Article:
Let $X,Y$ be Banach spaces. A function $f :X \to Y$ is said to be Gâteaux differentiable at $x$ if there exists a bounded linear operator $A : X \to Y$ such that $$\lim_{r \to 0}\frac{\|f(x+rh)-f(x)-rAh\|}{r}=0\tag{1}$$ for every $h \in X.$

I'm trying to prove/disprove whether it is sufficient to take $r \in \mathbb R$ in $(1).$

I tried the following example:

Let $f : \mathbb C \to \mathbb C$ be defined as $f(z)=\overline{z}.$ Define $A: \mathbb C \to \mathbb C$ as $A(h)=\overline{h}.$ Then $A$ is a bounded linear operator.

Suppose $r \in \mathbb{R}.$ Then, $$\frac{\|f(z+rh)-f(z)-rAh\|}{r}=\frac{\|\overline{z+rh}-\overline{z}-r\overline{h}\|}{r}=0$$

But if $r \in \mathbb C,$ then $$\frac{\|f(z+rh)-f(z)-rAh\|}{r}=\frac{\|\overline{rh}-r\overline{h}\|}{r}=\frac{2|\overline{h}\Im{r}|}{r}\not\to 0$$ as $r \to 0.$ (where $\Im{r}$ is the imaginary part of $r.$)

Therefore, it is not sufficient to take $r \in \mathbb R$ in $(1).$

Edit: As pointed out by Daniel Fischer in the comments, my above example was wrong. I would like to know whether it is sufficient to take $r \in \mathbb R$ in $(1).$ I have tried several other examples too but I couldn't construct one succesfully disproved the claim.

  • $\begingroup$ Gâteaux. $ $ $ $ $\endgroup$ – Did Oct 26 '17 at 19:18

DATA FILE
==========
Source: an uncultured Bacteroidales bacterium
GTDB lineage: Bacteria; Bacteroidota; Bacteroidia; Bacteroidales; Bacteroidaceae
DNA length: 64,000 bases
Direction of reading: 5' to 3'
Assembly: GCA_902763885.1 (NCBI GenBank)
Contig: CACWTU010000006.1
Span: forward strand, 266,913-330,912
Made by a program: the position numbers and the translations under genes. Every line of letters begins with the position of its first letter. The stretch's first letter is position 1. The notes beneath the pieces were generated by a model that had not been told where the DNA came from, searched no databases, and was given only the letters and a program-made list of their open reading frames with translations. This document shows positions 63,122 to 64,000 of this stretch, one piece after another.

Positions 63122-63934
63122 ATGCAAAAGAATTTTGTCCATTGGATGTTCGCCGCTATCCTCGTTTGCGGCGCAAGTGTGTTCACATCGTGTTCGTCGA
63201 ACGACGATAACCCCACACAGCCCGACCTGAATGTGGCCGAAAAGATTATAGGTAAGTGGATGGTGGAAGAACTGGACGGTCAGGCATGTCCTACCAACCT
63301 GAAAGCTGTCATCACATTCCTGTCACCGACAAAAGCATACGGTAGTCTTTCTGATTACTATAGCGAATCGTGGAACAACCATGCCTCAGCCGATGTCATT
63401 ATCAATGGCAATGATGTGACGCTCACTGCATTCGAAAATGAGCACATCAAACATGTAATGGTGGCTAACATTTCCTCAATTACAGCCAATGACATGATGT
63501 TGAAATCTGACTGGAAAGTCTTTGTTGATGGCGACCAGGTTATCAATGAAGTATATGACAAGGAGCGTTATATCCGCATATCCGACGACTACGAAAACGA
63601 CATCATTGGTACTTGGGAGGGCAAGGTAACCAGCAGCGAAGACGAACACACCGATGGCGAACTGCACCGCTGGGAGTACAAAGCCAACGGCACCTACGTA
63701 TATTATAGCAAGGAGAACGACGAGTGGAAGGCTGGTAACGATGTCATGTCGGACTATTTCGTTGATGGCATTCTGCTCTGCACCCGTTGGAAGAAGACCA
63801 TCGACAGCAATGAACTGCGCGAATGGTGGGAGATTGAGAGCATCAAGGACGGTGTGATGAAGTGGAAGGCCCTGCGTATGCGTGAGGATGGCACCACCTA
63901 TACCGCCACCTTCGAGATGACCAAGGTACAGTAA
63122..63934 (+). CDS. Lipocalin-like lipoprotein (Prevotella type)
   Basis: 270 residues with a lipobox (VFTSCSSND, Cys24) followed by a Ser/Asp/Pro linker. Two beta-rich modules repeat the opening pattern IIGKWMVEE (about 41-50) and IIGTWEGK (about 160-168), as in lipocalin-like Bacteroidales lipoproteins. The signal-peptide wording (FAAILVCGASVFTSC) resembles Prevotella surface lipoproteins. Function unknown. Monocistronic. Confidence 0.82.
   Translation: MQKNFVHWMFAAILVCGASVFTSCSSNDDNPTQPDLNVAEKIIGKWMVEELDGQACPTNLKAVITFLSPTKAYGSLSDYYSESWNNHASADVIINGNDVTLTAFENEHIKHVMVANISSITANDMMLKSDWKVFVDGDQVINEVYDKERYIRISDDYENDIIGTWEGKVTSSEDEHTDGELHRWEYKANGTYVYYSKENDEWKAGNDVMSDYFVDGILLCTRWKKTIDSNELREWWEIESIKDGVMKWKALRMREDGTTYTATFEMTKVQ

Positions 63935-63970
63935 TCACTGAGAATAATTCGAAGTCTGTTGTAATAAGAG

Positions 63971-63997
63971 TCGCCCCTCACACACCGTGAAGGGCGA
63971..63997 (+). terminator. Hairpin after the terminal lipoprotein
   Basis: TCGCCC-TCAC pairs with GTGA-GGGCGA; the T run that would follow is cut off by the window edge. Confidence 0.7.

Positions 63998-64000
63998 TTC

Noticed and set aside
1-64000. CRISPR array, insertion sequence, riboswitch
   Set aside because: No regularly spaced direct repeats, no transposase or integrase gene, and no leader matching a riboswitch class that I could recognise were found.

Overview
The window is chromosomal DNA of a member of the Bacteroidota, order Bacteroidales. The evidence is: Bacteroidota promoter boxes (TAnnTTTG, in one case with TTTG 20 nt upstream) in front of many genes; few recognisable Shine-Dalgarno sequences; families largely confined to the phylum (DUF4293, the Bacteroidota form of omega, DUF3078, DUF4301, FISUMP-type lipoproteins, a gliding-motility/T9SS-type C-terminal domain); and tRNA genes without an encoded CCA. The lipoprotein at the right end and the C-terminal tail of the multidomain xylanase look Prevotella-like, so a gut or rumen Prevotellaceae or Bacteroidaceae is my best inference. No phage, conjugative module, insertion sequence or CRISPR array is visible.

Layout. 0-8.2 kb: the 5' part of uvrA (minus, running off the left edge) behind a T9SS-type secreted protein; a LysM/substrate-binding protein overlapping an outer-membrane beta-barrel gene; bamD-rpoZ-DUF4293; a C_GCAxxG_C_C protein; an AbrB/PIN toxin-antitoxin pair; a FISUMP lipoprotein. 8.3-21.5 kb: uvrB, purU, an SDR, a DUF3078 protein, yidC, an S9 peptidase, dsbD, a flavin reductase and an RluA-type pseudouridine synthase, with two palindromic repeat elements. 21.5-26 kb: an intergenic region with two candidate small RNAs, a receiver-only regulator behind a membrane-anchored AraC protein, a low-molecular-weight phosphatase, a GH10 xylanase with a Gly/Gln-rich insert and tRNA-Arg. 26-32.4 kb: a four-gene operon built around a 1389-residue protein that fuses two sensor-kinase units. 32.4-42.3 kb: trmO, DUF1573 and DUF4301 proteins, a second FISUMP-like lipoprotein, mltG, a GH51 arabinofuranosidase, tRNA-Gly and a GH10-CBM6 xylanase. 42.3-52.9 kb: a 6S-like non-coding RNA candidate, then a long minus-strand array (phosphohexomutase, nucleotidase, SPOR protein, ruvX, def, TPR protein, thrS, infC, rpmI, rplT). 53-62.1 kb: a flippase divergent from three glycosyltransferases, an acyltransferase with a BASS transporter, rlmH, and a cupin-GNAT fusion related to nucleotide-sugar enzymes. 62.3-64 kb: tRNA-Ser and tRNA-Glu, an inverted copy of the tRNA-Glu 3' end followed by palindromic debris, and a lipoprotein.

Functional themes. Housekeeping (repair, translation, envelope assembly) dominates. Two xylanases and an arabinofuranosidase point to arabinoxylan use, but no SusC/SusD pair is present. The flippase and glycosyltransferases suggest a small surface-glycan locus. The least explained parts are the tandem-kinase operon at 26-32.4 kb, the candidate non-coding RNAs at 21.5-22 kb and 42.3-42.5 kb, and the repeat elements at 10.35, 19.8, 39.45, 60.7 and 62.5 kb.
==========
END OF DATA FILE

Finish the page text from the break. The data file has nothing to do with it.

• $\begingroup$ Conjugation is $\mathbb{R}$-linear, but not $\mathbb{C}$-linear. If $X,Y$ are complex vector spaces, $(1)$ can only hold for complex $r$ if $A$ is $\mathbb{C}$-linear. $\endgroup$ – Daniel Fischer Oct 26 '17 at 19:27
  • $\begingroup$ Reducing dimensions, it boils down to the question whether if $f \colon \mathbb{R}^2 \to \mathbb{R}$ has directional derivative $0$ in every direction at $(0,0)$, it follows that $f$ is differentiable (that is, Fréchet differentiable) at $(0,0)$. $\endgroup$ – Daniel Fischer Oct 26 '17 at 19:44
  • $\begingroup$ @DanielFischer I believe that is false. For Frétchet differentiability, the difference quotients needs to converge uniformly along all directions. However, having a directional derivative in every direction need not imply this. $\endgroup$ – Sahiba Arora Oct 26 '17 at 20:10
  • $\begingroup$ Right. So if you have a counterexample to that, it's not hard to modify it to get a counterexample to the criterion restricted to $r\in \mathbb{R}$. Just use $\mathbb{R}\subset \mathbb{C}$ and identify $\mathbb{R}^2$ with $\mathbb{C}$. $\endgroup$ – Daniel Fischer Oct 26 '17 at 20:14

Your Answer

By clicking “Post Your Answer”, you agree to our terms of service, privacy policy and cookie policy

Browse other questions tagged or ask your own question.